Bergalis' life may be AIDS play

October 30, 1991|By Knight-Ridder

WEST PALM BEACH, Fla. -- So far, the tragic, mysterious drama of Kimberly Bergalis has played out in the news. Broadway might be next.

The family of the Fort Pierce, Fla., woman who got AIDS from her dentist has agreed to let Minneapolis playwright Lee Blessing develop a drama based on her life -- and death. Blessing is best known for his Broadway play, "A Walk in the Woods."

Bergalis, 23, is dying of AIDS. She was one of five patients to contract the AIDS virus from Dr. David Acer, a Stuart, Fla., dentist who died last year. Health experts still don't know how the virus was spread.

Blessing traveled to Fort Pierce three weeks ago to meet with Bergalis and her family, and take a look around town. On Monday, through his agent's office, he declined comment about the play, saying it was too premature to talk.

"He knows what our feelings are. He knows what we are trying to accomplish," said George Bergalis, Kimberly's father.

George Bergalis said the family will not get paid for the rights to the story, and will likely donate any profits to AIDS-related causes -- should the play hit it big on Broadway and make money.

Up to now, the Bergalis family has turned down offers from movie studios and publishing houses to tell the story. The family agreed to a play because it considers the medium more intimate and lasting than any other, George Bergalis said.

"It's not being done for the money," he said.

"Complete artistic authority lies with Lee Blessing," family lawyer Robert Montgomery said. "There are many, many stories that could come out of this."

Kimberly Bergalis -- who testified before a congressional committee in Washington last month to call for AIDS testing of health-care workers -- likes the idea of Blessing writing a play on her tragedy, her father said. Once the play is done, Blessing will have the authority to spin off versions for movies and books, George Bergalis said.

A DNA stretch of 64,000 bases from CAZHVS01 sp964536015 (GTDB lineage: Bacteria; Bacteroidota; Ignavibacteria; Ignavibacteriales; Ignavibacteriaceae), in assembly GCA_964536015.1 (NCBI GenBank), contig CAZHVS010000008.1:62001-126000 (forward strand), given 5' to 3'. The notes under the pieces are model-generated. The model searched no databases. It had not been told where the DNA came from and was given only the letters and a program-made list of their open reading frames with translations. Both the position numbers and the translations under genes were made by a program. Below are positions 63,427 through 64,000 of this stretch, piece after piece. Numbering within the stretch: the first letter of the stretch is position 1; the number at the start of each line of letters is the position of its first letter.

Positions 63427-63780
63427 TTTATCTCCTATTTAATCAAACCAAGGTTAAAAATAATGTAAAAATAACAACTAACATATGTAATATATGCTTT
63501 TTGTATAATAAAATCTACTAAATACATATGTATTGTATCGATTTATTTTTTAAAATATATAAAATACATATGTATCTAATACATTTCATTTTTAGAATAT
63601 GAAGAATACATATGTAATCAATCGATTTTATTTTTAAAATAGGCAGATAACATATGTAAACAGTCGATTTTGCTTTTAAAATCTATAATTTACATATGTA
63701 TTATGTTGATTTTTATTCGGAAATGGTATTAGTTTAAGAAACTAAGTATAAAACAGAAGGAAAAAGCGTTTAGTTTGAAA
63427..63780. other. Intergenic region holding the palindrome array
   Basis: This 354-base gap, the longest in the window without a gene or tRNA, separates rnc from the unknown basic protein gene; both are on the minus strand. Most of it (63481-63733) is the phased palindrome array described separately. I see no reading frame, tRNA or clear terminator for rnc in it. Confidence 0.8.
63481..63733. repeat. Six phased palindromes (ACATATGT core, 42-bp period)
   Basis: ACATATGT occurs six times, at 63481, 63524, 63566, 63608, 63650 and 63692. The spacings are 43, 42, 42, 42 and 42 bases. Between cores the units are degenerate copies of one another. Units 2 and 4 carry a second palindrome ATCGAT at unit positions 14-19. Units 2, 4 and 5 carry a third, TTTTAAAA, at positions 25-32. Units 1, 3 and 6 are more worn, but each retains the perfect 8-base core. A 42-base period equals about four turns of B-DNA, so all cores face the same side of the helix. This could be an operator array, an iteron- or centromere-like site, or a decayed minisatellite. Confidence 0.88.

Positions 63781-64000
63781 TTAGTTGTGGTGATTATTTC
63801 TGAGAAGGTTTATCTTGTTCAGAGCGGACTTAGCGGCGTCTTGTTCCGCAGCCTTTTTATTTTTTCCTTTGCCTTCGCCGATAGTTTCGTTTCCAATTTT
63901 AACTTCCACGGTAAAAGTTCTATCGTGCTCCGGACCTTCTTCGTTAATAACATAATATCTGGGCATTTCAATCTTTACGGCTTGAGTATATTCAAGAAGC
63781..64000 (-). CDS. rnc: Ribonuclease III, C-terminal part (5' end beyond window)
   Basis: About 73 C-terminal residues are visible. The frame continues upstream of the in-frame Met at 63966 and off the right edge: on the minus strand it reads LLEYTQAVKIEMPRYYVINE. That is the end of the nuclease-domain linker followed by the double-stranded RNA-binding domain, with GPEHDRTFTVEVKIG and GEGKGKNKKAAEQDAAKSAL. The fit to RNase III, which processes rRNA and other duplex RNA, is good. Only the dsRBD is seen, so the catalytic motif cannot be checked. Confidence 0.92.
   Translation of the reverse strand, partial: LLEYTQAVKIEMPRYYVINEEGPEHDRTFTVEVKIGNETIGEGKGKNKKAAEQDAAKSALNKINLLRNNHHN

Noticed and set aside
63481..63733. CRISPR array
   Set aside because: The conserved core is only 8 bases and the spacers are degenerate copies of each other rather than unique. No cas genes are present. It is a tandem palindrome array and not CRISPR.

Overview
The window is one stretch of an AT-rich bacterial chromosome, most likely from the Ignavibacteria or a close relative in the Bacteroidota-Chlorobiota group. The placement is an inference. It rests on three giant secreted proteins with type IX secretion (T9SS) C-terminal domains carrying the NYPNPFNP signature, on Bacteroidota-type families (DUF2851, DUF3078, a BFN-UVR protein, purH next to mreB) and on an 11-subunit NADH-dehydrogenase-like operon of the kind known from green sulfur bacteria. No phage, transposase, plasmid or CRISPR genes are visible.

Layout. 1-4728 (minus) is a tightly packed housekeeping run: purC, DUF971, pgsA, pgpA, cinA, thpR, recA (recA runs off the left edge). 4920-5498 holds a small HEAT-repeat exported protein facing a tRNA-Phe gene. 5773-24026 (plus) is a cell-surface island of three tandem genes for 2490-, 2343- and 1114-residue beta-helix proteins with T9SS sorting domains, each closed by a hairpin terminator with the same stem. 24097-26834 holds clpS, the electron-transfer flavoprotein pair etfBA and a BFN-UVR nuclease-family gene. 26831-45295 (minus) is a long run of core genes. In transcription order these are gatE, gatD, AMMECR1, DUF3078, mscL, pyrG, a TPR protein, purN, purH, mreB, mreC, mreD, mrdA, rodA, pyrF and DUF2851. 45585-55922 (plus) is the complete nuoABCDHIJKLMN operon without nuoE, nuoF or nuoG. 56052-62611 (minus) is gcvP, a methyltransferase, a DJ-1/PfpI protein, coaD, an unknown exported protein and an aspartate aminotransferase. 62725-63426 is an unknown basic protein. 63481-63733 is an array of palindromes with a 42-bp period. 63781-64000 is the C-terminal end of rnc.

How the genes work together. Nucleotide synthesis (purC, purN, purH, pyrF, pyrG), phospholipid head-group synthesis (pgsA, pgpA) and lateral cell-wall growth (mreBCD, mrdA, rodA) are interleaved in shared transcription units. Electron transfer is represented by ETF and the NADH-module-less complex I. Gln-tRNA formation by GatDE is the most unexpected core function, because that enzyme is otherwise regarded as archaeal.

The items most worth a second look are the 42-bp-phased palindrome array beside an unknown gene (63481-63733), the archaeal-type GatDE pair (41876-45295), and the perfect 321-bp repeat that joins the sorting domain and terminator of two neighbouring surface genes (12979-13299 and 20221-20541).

"The story has taken a life of its own. It has irresistible dramatic elements to it," said Carisa Cunningham, a spokeswoman for AIDS Action Council, a lobbying group in Washington, D.C.

Cunningham said the media attention surrounding Bergalis has failed to focus on other AIDS victims -- particularly gay men or drug users -- with the same type of interest and compassion.

Several AIDS and gay groups, riled that the Bergalis family and the media have portrayed Kimberly Bergalis as an "innocent victim" of AIDS, are concerned that the play's message will dwell on innocence. The statement Bergalis made to a congressional committee last month has upset activists the most: "I did not do anything wrong, yet I am being made to suffer like this."

George Bergalis said his daughter's message has been misunderstood. The mission, he said, is to bring attention to what happened to her in the dentist's chair -- and make sure it never happens to anyone else again.

"She's representing mankind -- regardless of color, religion or lifestyle," he said. "Unfortunately there are people in some groups who are trying to promote their own self-serving interests. That's unfortunate."

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